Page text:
An Olympus Corp. subsidiary has been sued again in a Pennsylvania state court. It’s alleged that a surgical device it manufactures was responsible for the spread of cancer-causing cells. This is the third such lawsuit to be filed. Marlene and Joel Waltman, who filed suit, became the latest Plaintiffs to claim that the medical device and electronics manufacturer should have been aware of the cancer risks associated with its so-called PKS PlasmaSORD Bipolar Morcellator before it was used in a July 2011 surgical procedure.
The latest suit alleges that use of the device during a gynecological procedure aimed at removing what were thought to be benign tumors from Marlene Waltman actually ended up spreading and seeding cancerous cells throughout her abdomen. The complaint said:
The PKS PlasmaSORD Bipolar Morcellator disseminated and seeded cancer throughout plaintiff’s abdominal cavity, thereby causing and accelerating the metastases and spread of her cancer, worsening the long-term prognosis and the natural course of her cancer. The spread of the life-threatening cancer suffered by the plaintiff was a direct result of the use of the PKS PlasmaSORD Bipolar Morcellator during her 2011 surgical procedure.
The U.S. Food and Drug Administration (FDA) issued a warning in November that laparoscopic power morcellators, gynecological tools used to perform hysterectomy or uterine fibroid removal, should not be used in surgery that involves cancer or fibroids. The agency said that uterine tissue may contain unsuspected cancer and that using the morcellators may spread the cancer and decrease long-term patient survival. The Waltmans said that there were studies in medical journals as early as the 1990s reporting on the risk of spreading undetected cancer through the use of the devices, and that Olympus “knew or should have known that their laparoscopic power morcellators could cause malignant tissue fragments to be disseminated and implanted in the body.”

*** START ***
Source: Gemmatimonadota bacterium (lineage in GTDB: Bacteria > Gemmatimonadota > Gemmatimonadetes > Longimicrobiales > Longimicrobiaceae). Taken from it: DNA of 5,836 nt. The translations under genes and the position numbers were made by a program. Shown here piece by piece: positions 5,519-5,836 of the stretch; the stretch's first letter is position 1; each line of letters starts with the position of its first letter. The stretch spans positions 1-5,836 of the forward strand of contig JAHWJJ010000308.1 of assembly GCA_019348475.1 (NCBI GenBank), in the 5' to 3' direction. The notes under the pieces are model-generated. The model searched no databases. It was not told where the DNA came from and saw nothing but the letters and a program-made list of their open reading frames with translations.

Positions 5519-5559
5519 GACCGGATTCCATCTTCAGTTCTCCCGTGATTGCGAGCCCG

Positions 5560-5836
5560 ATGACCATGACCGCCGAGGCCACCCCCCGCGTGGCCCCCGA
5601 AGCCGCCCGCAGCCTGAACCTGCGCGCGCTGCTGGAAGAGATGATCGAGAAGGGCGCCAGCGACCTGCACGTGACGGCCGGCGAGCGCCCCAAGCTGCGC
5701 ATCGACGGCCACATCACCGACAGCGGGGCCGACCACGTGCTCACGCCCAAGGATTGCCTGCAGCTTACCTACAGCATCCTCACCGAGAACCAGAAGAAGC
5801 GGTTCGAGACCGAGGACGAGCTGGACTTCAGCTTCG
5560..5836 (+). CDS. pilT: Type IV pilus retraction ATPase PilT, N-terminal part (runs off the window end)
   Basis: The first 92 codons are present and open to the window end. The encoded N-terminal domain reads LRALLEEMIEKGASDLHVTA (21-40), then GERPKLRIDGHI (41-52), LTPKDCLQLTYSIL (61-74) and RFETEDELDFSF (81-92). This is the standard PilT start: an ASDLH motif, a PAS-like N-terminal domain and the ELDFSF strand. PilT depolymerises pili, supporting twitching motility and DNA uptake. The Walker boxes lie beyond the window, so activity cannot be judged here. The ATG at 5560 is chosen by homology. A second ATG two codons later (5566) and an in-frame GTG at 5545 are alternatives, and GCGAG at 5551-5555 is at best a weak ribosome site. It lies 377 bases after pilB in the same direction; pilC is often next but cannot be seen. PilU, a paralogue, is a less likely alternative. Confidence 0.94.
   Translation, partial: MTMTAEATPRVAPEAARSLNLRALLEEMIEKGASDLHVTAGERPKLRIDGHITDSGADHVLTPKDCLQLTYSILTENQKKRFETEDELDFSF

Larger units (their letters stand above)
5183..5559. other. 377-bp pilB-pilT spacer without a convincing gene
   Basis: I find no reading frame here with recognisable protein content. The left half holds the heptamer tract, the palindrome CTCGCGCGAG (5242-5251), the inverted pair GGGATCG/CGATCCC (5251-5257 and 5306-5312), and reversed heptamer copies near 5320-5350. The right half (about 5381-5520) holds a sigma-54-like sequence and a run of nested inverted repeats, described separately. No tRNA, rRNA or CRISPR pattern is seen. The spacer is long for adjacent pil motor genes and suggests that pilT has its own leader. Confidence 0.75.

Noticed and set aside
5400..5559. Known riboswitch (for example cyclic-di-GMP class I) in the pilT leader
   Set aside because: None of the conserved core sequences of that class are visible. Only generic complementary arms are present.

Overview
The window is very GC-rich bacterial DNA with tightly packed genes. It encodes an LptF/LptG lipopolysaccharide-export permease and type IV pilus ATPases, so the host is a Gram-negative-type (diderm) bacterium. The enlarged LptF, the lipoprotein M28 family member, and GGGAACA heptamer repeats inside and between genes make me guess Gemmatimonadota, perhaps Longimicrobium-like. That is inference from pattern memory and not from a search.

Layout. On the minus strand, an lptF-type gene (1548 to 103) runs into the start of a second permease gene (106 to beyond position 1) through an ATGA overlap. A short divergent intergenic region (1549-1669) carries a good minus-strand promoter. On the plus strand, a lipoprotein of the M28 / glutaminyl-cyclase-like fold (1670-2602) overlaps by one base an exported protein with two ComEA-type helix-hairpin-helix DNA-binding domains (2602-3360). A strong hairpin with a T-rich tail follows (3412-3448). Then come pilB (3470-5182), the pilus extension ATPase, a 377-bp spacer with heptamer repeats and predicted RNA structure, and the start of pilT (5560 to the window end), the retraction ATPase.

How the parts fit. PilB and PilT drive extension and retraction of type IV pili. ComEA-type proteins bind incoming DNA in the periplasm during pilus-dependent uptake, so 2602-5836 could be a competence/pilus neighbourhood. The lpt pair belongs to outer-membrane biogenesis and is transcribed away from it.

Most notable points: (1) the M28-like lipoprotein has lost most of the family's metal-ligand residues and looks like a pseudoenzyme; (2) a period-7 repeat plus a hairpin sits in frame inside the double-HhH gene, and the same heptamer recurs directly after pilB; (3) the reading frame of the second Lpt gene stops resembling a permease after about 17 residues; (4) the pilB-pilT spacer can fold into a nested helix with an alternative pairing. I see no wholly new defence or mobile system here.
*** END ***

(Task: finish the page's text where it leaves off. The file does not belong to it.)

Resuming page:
The Waltmans countered in their complaint that a two-year statute of limitations on their claim should be tolled because they had only recently learned of the connection between her cancer and use of the medical devices. It’s alleged in the complaint:
Despite diligent investigation by plaintiffs into the cause of her injuries, including consultations with plaintiff’s medical providers, the nature of plaintiffs’ injuries and damages, and their relationship to PKS PlasmaSORD Bipolar Morcellator, was not discovered, and through reasonable care and due diligence could not have been discovered, until a date shortly prior to the filing of plaintiffs’ claims.
Claims of negligence, fraud and design-defect are included in the complaint and both compensatory and punitive damages are sought in the case. Two other nearly identical suits were filed against Olympus in Philadelphia County in May on behalf of two other women, Betty Dobson and Anita Whittaker, who say they developed cancer after they were operated on using the device in 2009 and 2010, respectively.
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